Why is alfalfa so important to you and me? We eat beef, right? We eat dairy products, right? Then Arizona agriculture needs to grow alfalfa.

When uninformed, we equate Arizona agriculture’s market-driven ability to successfully export our hay to domestic and international markets to exporting our water. This overly simplifies a complex issue and ignores the success of our state’s agriculture, especially our farm and ranch exports. Export markets have always been a key part of the agricultural economy and certainly in Arizona agriculture due to our 300-plus days of sunshine and why the majority of America and Canada’s vegetables are coming from Yuma, Arizona in the winter (we’re growing things during seasonal times when others cannot). Export our wonderful products; import dollars to robustly feed Arizona’s economy. 

Arizona’s agricultural fortunes rest on the state’s remarkable soil and sun to grow crops with higher efficiency, quality, and yields than other parts of the world. For an alfalfa example, the Midwest gets an average of three to four tons of alfalfa annually per acre. In Arizona, it’s eight to nine and even as much as 12 tons per acre, per year. 

But it is also important to note that while a percentage of our alfalfa is delivered beyond our state’s borders (some estimate that we export 15% to 20% of our Arizona alfalfa), most of the crop grown in Arizona remains in Arizona to support our local dairy and livestock industries. Meanwhile, water continues to be Arizona Farm Bureau’s number one priority policy focus and will continue to be for the foreseeable future. Ultimately, our alfalfa production in Arizona ties directly to our local food supply chain.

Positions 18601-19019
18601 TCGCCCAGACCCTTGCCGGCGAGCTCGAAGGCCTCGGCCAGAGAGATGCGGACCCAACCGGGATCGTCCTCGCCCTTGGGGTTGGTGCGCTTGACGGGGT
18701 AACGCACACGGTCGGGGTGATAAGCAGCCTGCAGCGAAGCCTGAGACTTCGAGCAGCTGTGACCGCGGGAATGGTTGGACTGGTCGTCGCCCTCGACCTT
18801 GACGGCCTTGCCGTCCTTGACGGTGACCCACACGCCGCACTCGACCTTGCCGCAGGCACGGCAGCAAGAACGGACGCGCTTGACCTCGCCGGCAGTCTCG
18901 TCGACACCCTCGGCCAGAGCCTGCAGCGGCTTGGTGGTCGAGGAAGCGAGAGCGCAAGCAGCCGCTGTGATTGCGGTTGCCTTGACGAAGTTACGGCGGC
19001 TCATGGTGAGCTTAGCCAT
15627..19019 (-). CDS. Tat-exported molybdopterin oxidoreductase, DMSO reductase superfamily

As this “Arizona’s Essential Alfalfa” campaign continues to unfold, I’ve begun to tell stakeholders (certainly those dozens of media calls I can get in just one week), alfalfa is only one link up ahead of us on the local food supply chain: Dairy cows eat alfalfa, we eat dairy products; beef cattle eat alfalfa, we eat beef. 

Farmers, thank you for ensuring we eat dairy and beef by growing alfalfa for Arizona’s cattle. And to the public, thank you for your robust hunger for beef and dairy products. How cattle convert this amazing perennial legume into wonderful dairy and meat products is a case study of the miracle of our local food supply chain. The process is tastier for you and me including easier on our digestion. 

Editor's note: Yes, the author comes at this with a bias having grown alfalfa on her family's farm in Maricopa, Arizona. But regular research on this issue continues to confirm the importance of alfalfa as a staple agriculture crop in Arizona.